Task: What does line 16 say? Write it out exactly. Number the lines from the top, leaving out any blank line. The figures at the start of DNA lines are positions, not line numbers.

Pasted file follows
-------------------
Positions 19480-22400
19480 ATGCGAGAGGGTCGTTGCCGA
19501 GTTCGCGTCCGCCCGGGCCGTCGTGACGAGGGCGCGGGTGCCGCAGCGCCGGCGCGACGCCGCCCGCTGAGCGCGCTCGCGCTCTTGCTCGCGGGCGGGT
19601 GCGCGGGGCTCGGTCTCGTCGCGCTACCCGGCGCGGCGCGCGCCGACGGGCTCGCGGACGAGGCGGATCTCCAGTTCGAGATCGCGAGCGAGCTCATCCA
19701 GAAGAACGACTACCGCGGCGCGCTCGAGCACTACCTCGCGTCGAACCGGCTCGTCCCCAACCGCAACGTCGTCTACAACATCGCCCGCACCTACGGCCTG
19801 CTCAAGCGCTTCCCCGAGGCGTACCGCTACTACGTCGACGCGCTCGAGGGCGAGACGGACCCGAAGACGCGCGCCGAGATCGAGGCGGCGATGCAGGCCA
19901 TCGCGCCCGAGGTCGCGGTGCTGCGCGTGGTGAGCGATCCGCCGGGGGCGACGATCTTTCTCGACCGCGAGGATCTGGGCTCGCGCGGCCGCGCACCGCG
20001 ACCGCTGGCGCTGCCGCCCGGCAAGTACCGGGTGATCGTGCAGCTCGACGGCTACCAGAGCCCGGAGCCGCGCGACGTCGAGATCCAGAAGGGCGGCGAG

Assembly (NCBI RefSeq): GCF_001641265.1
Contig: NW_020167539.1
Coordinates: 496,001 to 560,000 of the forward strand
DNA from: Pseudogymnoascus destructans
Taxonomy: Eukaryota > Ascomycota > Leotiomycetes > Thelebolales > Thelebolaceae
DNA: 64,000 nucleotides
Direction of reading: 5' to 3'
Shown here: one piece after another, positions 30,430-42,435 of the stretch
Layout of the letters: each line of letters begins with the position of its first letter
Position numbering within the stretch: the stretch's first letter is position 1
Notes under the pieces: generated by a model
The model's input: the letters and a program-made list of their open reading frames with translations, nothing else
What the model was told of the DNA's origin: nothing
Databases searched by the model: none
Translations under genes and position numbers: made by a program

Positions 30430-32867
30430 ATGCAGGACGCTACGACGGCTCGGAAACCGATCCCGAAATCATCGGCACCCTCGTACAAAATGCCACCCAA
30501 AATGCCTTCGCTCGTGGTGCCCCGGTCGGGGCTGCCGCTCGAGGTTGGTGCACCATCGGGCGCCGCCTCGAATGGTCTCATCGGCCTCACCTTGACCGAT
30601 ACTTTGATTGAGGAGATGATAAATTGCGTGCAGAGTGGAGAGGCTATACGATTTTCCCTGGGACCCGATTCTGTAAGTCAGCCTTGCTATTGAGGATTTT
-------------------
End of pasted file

Shown here: one piece after another, positions 30,430-42,435 of the stretch